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Am J Cardiovasc Drugs. 2009;9(3):177-96. doi: 10.2165/00129784-200909030-00005.

Cocaine cardiotoxicity: a review of the pathophysiology, pathology, and treatment options.

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1
Department of Pathology, Toronto General Hospital/University Health Network, Toronto, Ontario, Canada.

Abstract

Cocaine is a powerful stimulant that gives users a temporary sense of euphoria, mental alertness, talkativeness, and a decreased need for food and sleep. Cocaine intoxication is the most frequent cause of drug-related death reported by medical examiners in the US, and these events are most often related to the cardiovascular manifestations of the drug. Once playing a vital role in medicine as a local anesthetic, decades of research have established that cocaine has the ability to cause irreversible structural damage to the heart, greatly accelerate cardiovascular disease, and initiate sudden cardiac death. Although pathologic findings are often reported in the literature, few images are available to support these findings, and reviews of cocaine cardiopathology are rare. We describe the major pathologic findings linked to cocaine abuse in earlier research, their underlying mechanisms, and the treatment approaches currently being used in this patient population. A MEDLINE search was conducted to identify all English language articles from January 2000 to June 2008 with the subject headings and key words 'cocaine', 'heart', 'toxicity', and 'cardiotoxicity'. Epidemiologic, laboratory, and clinical studies on the pathology, pathophysiology, and pharmacology of the effects of cocaine on the heart were reviewed, along with relevant treatment options. Reference lists were used to identify earlier studies on these topics, and related articles from Google Scholar were also included. There is an established connection between cocaine use and myocardial infarction (MI), arrhythmia, heart failure, and sudden cardiac death. Numerous mechanisms have been postulated to explain how cocaine contributes to these conditions. Among these, cocaine may lead to MI by causing coronary artery vasoconstriction and accelerated atherosclerosis, and by initiating thrombus formation. Cocaine has also been shown to block K+ channels, increase L-type Ca2+ channel current, and inhibit Na+ influx during depolarization, all possible causes for arrhythmia. Additionally, cocaine use has been associated with left ventricular hypertrophy, myocarditis, and dilated cardiomyopathy, which can lead to heart failure if drug use is continued. Certain diagnostic tools, including ECG and serial cardiac markers, are not as accurate in identifying MI in cocaine users experiencing chest pain. As a result, clinicians should be suspicious of cocaine use in their differential diagnosis of chest pain, especially in the younger male population, and proceed more cautiously when use is suspected. Treatment for cocaine-related cardiovascular disease is in many ways similar to treatment for traditional cardiovascular disease. However use of beta-receptor antagonists and class Ia and III anti-arrhythmics is strongly discouraged if the patient is likely to continue cocaine use, because of documented adverse effects. The medical community is in urgent need of a pharmacologic adjunct to cocaine-dependence treatment that can deter relapse and reduce the risks associated with cardiovascular disease in these patients.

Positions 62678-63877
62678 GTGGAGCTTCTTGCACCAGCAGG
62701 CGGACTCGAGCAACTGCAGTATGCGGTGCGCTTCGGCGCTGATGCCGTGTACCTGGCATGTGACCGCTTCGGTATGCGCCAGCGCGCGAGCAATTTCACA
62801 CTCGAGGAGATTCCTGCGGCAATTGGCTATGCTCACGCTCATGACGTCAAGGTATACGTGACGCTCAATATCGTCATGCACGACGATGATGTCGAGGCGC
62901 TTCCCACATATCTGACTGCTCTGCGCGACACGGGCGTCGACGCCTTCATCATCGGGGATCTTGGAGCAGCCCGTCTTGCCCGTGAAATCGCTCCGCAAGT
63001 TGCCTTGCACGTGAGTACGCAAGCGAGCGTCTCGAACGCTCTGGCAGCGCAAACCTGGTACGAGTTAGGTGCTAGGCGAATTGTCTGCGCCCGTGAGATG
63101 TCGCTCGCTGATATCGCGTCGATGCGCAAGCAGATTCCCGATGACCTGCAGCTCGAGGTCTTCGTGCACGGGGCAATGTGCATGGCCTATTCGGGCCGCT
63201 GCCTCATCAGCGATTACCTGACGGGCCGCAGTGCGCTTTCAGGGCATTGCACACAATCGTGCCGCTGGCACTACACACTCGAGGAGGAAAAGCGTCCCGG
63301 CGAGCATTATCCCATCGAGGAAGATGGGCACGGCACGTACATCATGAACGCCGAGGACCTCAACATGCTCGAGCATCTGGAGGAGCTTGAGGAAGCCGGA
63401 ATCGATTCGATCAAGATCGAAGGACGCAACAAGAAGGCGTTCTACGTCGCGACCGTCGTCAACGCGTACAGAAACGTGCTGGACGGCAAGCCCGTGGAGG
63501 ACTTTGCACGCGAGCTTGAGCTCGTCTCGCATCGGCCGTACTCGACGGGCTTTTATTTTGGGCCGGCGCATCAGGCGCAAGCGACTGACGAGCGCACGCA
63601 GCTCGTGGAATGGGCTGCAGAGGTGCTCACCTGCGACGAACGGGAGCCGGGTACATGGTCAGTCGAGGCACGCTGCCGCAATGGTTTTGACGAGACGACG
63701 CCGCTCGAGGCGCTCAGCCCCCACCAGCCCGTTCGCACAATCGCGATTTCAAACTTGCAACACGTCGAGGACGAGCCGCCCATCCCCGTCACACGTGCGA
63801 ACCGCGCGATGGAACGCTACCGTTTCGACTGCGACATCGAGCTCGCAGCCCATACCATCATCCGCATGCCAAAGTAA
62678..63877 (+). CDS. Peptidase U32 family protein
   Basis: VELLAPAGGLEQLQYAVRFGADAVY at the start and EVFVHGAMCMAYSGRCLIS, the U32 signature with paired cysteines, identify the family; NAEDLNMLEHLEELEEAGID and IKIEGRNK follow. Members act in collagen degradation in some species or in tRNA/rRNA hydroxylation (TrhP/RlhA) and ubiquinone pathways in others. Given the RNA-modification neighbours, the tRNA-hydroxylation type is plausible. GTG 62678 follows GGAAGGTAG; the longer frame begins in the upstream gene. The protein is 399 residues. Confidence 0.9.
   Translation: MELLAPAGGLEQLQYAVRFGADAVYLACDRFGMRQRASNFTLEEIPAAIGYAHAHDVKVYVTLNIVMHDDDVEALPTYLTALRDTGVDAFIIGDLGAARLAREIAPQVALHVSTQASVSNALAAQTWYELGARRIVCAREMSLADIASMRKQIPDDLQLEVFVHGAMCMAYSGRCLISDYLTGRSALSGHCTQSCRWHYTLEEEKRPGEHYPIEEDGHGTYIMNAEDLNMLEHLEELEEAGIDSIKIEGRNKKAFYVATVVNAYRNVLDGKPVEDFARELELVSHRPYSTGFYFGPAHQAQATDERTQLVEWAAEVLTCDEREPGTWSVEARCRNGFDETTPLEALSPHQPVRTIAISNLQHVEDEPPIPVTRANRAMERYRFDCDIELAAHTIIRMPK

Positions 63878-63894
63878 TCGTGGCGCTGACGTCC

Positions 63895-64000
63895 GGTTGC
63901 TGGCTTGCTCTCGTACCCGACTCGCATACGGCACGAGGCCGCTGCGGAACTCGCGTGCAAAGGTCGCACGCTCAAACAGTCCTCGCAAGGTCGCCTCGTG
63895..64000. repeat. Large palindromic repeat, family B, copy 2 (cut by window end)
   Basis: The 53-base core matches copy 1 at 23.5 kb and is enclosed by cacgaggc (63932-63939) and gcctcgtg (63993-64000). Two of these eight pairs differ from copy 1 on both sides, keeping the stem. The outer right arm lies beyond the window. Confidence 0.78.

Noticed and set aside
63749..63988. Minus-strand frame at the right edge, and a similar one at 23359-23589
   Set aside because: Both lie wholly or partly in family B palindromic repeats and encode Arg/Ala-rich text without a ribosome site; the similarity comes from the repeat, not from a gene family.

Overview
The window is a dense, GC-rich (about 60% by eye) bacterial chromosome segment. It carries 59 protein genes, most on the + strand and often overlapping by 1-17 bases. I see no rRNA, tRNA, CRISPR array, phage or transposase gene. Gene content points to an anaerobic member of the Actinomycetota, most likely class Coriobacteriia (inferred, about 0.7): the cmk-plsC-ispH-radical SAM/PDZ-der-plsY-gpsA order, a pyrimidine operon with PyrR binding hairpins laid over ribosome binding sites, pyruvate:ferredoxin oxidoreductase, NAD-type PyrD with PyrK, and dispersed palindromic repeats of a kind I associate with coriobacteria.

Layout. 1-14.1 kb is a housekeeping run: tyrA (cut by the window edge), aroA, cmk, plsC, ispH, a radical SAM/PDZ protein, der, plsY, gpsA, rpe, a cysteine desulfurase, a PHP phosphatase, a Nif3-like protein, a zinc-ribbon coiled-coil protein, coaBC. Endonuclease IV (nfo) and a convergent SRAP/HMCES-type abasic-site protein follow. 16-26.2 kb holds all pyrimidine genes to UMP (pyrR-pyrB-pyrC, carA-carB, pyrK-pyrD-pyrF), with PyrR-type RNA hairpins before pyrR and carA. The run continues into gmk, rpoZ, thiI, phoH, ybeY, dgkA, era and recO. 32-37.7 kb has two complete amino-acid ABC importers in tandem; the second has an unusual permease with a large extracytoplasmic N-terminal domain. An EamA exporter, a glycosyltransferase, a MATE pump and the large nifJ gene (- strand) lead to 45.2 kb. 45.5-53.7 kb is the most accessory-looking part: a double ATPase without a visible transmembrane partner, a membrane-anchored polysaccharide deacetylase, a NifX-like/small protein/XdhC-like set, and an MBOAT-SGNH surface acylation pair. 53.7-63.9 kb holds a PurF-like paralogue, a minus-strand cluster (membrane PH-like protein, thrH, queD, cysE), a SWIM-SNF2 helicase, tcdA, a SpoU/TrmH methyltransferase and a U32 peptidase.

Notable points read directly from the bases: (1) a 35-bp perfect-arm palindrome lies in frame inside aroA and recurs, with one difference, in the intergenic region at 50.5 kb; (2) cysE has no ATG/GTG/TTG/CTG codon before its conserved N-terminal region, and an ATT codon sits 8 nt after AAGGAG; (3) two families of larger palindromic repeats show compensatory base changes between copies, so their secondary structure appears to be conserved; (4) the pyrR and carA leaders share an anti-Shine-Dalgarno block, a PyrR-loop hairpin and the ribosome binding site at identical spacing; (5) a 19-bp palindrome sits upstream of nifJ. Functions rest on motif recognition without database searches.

PMID:
19463023
[Indexed for MEDLINE]
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